I wrote the book on Minnesota probate.

3 signs your heirs will fight over your estate

On Behalf of | Sep 25, 2018 | Probate |

It is normal for families to squabble and fight, but rivalries and grudges may come to an all-time high when inheritance enters the picture. No matter how kind and respectful your family members are, you should prepare your estate properly to avoid arguments during the probate process. 

Estate administration can be fraught with disputes. Are you afraid your beneficiaries will feud over your property and money? Here are some red flags that your heirs may quarrel over your estate: 

1. There is a sibling rivalry

Do you have children that have a relationship full of bickering? If so, this tension may become even worse once you pass away, turning the administration of your estate into a battleground to settle old scores. You can avoid this by communicating your intentions with your heirs now. Additionally, consider appointing an executor or trustee who has conflict-resolution skills.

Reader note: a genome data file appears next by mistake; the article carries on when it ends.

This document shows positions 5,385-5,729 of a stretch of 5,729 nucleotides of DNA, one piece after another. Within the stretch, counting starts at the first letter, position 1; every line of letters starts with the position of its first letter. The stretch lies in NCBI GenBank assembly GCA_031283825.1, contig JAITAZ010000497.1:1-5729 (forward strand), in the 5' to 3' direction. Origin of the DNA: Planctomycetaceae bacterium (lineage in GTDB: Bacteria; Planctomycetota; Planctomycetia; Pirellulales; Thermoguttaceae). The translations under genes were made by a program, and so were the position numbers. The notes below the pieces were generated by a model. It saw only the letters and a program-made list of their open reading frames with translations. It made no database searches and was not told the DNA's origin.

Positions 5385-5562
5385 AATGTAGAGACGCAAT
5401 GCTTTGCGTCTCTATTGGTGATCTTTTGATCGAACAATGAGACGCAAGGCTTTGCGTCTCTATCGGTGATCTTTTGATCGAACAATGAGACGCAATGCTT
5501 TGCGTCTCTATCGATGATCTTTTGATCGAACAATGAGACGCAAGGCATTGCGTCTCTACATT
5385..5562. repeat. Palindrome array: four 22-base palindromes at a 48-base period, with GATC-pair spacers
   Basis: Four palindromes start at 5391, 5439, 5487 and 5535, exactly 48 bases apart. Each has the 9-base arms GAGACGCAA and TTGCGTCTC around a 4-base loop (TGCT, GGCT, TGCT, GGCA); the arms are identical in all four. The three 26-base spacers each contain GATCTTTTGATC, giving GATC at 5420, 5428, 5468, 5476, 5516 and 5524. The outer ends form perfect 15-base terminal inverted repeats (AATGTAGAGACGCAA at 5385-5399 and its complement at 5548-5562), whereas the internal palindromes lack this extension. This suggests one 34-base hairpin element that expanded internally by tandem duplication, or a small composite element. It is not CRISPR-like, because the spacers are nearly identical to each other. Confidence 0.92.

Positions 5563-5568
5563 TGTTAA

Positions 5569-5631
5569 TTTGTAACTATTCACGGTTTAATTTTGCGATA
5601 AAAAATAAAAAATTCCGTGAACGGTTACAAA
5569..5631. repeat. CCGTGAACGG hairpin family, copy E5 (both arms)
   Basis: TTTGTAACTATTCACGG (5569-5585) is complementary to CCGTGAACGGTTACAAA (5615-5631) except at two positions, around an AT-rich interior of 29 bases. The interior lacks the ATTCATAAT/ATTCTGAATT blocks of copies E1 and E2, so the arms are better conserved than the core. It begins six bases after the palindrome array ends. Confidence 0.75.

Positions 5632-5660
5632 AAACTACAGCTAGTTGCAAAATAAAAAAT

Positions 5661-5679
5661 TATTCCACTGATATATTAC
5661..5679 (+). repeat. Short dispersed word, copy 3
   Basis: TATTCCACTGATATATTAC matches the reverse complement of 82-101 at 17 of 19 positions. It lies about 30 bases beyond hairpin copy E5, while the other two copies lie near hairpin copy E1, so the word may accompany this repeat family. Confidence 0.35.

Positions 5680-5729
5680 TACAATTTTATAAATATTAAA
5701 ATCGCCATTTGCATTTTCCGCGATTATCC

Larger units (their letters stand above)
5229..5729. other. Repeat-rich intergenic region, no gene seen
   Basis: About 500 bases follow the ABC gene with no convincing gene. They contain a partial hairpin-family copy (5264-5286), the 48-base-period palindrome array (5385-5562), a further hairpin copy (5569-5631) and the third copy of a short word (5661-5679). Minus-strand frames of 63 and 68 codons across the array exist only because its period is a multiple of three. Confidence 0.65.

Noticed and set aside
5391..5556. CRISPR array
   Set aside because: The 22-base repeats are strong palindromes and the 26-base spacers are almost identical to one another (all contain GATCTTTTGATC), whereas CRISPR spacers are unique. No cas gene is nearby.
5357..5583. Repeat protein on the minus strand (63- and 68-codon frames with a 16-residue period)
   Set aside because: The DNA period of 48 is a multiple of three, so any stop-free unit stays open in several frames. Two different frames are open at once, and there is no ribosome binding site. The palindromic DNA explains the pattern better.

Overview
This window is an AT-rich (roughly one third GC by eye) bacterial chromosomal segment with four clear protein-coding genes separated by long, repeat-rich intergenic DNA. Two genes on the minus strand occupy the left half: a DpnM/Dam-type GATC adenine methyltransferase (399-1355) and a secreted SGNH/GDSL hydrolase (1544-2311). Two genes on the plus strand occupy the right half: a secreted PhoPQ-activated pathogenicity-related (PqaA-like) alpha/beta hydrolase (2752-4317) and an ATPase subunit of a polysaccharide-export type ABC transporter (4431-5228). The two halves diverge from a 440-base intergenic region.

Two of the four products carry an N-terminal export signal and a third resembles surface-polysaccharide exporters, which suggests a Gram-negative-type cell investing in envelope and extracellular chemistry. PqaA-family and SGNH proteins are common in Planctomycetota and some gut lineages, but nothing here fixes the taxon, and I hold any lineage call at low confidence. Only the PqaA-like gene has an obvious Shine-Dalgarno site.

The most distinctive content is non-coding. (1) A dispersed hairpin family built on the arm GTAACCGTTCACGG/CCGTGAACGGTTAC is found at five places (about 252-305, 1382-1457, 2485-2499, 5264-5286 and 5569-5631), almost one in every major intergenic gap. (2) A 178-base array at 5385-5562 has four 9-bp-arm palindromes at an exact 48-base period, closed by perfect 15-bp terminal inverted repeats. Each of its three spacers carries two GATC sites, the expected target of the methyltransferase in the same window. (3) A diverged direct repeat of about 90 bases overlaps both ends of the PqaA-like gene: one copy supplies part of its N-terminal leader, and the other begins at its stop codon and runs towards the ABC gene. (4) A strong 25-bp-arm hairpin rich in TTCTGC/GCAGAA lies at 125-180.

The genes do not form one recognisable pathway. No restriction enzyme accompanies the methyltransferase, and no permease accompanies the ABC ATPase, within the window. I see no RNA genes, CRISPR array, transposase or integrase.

2. Naming co-trustees

If you have a trust, you may want to name multiple people to share the responsibility of overseeing it. For example, you may name two of your children because you do not want to hurt any feelings. However, this can quickly turn into a mess. If any disagreements arise, there will be problems. Name a single trustee to keep things as simple as possible. 

3. Economic disparities

Your children may have different socioeconomic statuses. This may cause some heirs to sell assets, which may anger more affluent beneficiaries. You can reduce the chances of this by writing down your wishes regarding your assets. Do you want certain ones to be preserved? Should they be sold under certain conditions? Also, you should avoid giving a lot more of your estate to children who are needier. This can cause others to feel resentment, so divide your wealth as equally as possible. 

You may not be able to control what happens to your estate once you are gone, but you can take steps today to help your family avoid estate disputes